It certainly won’t come as a surprise to learn that the creative profession is full of timid and introverted individuals; we’ve all seen the silent artist toiling away in the corner. There are two things, though, that you may not be aware of. To begin with, even though the words are often used interchangeably, shyness and social awkwardness are not synonymous. Introverted people find social activities exhausting and need time alone to recharge. However, this does not always imply a lack of confidence: for instance. You may be a shy extrovert or a powerful introvert.
Stop Apologising to people
Introverts and unskilled networkers often apologize when seeking assistance from others because they see networking as an imposition rather than a means of establishing relationships. They have the impression that they are requesting a favor. They’re apologizing because they don’t believe they’re worth someone else’s time.”Apologizing shows your lack of professionalism and self-assurance. It’s also grating and childish. You don’t have to feel bad about asking for assistance. You wouldn’t have to feel bad about wanting to learn more about the person you’re connecting with. You may be able to assist her one day. It would help if you Were YourselfMany introverted professionals believe that in networking settings, they must appear extroverted. It would help if you attempted to be more pleasant than usual, but not to the point of seeming fake. The issue with his networking strategy is that he lacks the proper intent: He’s not interested in assisting others; he wants to benefit himself. Be the genuine, down-to-earth, modest, timid person you are. It has the potential to be charming. Don’t pretend to be someone you aren’t.To put it another way, it’s OK if you’re a bit shy. Just don’t apologize for it all the time.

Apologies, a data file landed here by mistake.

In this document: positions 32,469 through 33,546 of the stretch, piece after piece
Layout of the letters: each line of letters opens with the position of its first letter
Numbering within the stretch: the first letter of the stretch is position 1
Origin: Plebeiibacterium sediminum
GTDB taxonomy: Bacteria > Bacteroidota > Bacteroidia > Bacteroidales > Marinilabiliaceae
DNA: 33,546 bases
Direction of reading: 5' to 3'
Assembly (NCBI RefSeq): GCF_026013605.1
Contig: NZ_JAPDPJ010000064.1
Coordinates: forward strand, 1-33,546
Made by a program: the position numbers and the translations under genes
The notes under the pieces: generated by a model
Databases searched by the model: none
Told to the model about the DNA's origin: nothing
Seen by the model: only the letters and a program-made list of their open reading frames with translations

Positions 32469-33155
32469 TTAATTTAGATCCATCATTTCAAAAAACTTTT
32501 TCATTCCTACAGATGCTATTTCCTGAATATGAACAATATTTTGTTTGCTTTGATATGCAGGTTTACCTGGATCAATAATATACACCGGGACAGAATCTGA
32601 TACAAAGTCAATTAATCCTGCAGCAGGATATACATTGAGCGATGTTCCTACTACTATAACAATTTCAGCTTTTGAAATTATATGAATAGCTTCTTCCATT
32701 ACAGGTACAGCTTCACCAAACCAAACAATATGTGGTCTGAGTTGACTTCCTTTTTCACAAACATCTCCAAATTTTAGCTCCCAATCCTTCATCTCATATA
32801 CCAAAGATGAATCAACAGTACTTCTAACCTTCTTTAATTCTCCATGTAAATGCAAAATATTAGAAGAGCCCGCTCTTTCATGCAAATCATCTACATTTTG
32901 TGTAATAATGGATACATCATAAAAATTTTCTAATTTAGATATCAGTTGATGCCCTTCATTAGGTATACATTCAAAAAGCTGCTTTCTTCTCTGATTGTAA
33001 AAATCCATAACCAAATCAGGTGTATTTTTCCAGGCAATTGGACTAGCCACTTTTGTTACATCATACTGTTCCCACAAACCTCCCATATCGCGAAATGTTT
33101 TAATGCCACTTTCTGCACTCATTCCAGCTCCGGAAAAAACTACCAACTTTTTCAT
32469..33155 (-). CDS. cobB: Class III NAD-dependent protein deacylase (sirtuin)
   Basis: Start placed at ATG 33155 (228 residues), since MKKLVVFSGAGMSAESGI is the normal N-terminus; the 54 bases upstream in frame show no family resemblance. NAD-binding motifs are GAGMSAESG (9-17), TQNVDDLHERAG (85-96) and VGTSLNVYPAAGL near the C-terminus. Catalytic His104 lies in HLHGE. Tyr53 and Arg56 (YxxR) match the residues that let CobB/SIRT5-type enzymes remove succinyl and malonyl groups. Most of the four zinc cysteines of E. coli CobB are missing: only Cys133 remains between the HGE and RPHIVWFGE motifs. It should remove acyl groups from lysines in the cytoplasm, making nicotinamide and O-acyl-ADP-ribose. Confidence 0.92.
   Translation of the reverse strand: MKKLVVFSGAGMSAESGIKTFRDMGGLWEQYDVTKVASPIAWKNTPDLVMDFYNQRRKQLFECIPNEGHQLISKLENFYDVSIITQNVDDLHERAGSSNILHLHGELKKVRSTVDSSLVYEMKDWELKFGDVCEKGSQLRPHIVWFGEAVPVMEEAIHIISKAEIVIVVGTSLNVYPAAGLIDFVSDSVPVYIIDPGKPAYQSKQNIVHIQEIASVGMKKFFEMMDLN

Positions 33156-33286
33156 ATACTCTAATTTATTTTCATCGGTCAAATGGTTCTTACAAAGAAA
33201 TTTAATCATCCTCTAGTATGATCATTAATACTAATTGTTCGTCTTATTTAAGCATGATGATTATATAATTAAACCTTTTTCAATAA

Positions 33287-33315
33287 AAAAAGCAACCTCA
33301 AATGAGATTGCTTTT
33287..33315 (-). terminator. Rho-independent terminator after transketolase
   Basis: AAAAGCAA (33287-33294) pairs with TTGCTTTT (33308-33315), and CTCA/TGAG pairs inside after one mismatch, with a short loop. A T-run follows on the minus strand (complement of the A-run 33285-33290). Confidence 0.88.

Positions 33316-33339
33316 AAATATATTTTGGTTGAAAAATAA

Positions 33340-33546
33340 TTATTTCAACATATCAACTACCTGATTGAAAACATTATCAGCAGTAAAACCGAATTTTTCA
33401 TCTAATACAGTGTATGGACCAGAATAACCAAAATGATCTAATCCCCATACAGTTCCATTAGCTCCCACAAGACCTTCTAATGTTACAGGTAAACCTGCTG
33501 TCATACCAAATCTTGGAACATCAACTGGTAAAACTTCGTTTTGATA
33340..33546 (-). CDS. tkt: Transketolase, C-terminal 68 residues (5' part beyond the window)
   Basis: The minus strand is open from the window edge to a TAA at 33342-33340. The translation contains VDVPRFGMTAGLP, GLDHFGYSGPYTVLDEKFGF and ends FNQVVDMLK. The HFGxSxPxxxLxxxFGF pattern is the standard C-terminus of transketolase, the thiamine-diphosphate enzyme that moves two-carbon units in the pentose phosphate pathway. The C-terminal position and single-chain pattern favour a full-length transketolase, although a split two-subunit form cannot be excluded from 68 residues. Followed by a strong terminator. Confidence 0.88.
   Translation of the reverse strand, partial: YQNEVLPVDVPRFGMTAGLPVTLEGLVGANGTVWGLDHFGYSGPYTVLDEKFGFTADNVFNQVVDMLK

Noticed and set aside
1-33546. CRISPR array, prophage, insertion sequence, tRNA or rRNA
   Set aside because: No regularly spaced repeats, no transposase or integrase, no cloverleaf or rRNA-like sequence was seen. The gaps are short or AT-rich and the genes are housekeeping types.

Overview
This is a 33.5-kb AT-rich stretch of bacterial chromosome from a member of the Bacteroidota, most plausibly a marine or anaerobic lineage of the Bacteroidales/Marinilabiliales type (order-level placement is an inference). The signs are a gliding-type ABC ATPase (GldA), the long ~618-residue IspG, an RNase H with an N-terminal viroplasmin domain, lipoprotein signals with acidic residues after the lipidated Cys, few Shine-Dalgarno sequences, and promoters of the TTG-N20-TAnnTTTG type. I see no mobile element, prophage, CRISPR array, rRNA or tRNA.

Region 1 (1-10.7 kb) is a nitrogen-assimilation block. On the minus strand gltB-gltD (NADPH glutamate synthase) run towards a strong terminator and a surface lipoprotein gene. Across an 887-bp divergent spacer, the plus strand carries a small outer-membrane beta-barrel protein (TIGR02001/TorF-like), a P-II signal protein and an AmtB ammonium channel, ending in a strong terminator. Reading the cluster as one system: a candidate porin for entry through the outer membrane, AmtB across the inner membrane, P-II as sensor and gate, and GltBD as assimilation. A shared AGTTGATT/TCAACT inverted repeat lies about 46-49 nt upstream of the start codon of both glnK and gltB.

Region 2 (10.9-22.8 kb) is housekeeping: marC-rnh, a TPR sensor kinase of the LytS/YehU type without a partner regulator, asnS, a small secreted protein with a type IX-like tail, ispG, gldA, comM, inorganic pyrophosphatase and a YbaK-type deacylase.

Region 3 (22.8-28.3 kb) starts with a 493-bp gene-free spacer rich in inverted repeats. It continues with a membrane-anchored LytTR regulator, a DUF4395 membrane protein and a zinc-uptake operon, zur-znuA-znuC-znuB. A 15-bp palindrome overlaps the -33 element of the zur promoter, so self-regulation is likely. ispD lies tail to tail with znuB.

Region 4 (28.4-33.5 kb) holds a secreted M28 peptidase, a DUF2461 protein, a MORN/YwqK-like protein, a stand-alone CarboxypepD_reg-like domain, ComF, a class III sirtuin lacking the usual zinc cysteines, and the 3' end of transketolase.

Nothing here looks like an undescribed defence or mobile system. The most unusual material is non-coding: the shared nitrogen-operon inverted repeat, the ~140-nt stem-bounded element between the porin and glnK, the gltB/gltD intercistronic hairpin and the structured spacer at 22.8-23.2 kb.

Begin to put yourself out there
People who suffer from social anxiety or extreme nervousness often make presumptions about themselves, making it difficult to connect with others. They may believe they are insufficient, defective, or uninteresting. They may have friends, yet they still have a low opinion of themselves. It may be more difficult to form such relationships since they don’t show themselves.”Setting modest, uncomplicated objectives is an excellent way to test the waters, she says. If you’re at a social gathering, it might be meeting one or two new individuals.
On the internet, you may find offline activities
If you’re timid or socially nervous, the internet can help you discover others who share your interests. It’s also possible that expressing oneself in writing is more straightforward than in a fast-paced discussion. Because you may know a few people, everyone has a purpose of being there, and the emphasis will not be on you. These gatherings may be less intimidating.
If you, like many introverts, have a particular passion, online organizations and communities may be a fantastic way to discover your tribe, and many of them have in-person meetings.